CHERRY HILL — When Father Robert Sinatra asked the 80 young adults gathered here at Tir Na Nog “What’s Love Got To Do With It?” he wasn’t referring to the song famously sung by Tina Turner.
On Nov. 11, Father Sinatra, Adjutant Judicial Vicar for the Diocese of Camden, was the guest speaker for the monthly Theology on Tap series, which connects 20- and 30-somethings through faith and fellowship.
As the Catholic Church and today’s secular culture clash on their notions of love, marriage and sex, Father Sinatra spoke on “the depths and beauty” of covenantal love and marriage in the teaching of the Catholic Church, in a presentation that included Powerpoint slides and video clips.
The priest decried such television programs as the FYI channel reality show “Married at First Sight,” which has a team of sociologists, spiritual advisors, sexologists and clinical psychologists match up partners, who then appear on the show to meet each other for the first time and quickly marry.
In reducing marriage and relationships to a set of personalities and statistics, this program overlooks the true reality of marriage, he said.
As defined by Gaudium Et Spes (Faith and Hope), promulgated by Pope Paul VI in 1965, marriage is “a covenant by which a man and a woman establish between themselves a partnership of the whole of life, which, by its very nature, is ordered toward the good of the spouses and toward the procreation and education of offspring, and which, between the baptized, has been raised by Christ the Lord to the dignity of sacrament,” Father Sinatra said.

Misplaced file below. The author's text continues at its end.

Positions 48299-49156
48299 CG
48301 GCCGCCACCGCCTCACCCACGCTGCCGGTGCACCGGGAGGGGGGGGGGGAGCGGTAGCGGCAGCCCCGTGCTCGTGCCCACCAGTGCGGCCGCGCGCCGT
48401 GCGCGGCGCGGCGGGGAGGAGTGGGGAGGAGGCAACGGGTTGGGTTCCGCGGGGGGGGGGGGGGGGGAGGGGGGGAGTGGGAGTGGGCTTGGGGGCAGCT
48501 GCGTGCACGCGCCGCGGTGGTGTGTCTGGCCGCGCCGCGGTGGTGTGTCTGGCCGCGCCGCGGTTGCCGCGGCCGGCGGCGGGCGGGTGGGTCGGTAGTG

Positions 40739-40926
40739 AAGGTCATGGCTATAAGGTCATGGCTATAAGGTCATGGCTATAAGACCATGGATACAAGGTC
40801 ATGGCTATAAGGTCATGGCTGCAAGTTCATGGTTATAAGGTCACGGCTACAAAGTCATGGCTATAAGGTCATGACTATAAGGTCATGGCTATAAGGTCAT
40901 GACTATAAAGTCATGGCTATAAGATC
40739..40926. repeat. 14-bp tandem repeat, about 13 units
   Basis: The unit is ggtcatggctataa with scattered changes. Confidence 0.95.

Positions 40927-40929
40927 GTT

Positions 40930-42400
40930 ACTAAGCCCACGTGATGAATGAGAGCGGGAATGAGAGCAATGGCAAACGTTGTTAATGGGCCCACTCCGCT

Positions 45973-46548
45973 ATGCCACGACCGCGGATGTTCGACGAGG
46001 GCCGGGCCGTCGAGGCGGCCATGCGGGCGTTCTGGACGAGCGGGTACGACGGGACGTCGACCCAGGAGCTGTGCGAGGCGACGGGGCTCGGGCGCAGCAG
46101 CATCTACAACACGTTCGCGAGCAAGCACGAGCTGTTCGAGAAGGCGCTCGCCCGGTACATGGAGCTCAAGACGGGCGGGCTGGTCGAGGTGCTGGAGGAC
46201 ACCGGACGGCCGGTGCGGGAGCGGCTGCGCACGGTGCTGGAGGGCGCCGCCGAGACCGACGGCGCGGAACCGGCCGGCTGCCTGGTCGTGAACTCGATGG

Father Sinatra also elaborated on the Augustinian Goods of Marriage, written by St. Augustine, which detail marital commitment and obligations: Bonum Sacramentum (permanence); Bonum Fidem (fidelity); Bonum prolis (openness to children, raising them in the Catholic faith); Bonum conjugem (always directing actions for the good of the spouses).
He concluded his presentation by sharing clips from several movies that demonstrated real, enduring love. A clip from the Academy Award winning 1981 film “On Golden Pond” showed the love and commitment a woman (Katherine Hepburn) had for her husband (Henry Fonda), who was suffering from Alzheimer’s. The enduring 1987 fairy tale romance “The Princess Bride” showed how the simple words of a young servant (Cary Elwes), “As You Wish,” could express his love for Princess Buttercup (Robin Wright).